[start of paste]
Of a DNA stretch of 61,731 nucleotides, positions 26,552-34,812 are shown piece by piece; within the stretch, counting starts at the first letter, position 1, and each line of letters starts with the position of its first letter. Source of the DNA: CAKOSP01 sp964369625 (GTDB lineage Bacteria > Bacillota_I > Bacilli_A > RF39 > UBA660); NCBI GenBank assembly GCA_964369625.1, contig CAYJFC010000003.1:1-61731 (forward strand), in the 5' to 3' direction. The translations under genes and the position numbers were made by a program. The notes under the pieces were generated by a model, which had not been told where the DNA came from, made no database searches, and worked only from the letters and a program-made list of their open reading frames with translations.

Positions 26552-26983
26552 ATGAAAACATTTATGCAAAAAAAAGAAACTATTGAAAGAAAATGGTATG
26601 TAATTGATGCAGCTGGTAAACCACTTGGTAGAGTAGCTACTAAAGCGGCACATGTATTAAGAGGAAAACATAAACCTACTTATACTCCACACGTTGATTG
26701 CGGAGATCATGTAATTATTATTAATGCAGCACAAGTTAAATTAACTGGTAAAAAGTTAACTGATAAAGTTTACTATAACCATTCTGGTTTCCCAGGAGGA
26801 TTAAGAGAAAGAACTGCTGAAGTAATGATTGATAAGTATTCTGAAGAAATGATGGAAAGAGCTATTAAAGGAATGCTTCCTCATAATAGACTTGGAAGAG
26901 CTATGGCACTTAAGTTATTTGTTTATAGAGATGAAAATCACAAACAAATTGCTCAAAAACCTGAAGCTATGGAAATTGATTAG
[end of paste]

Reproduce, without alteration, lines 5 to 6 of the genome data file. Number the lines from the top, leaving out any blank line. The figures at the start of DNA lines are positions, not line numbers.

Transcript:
26701 CGGAGATCATGTAATTATTATTAATGCAGCACAAGTTAAATTAACTGGTAAAAAGTTAACTGATAAAGTTTACTATAACCATTCTGGTTTCCCAGGAGGA
26801 TTAAGAGAAAGAACTGCTGAAGTAATGATTGATAAGTATTCTGAAGAAATGATGGAAAGAGCTATTAAAGGAATGCTTCCTCATAATAGACTTGGAAGAG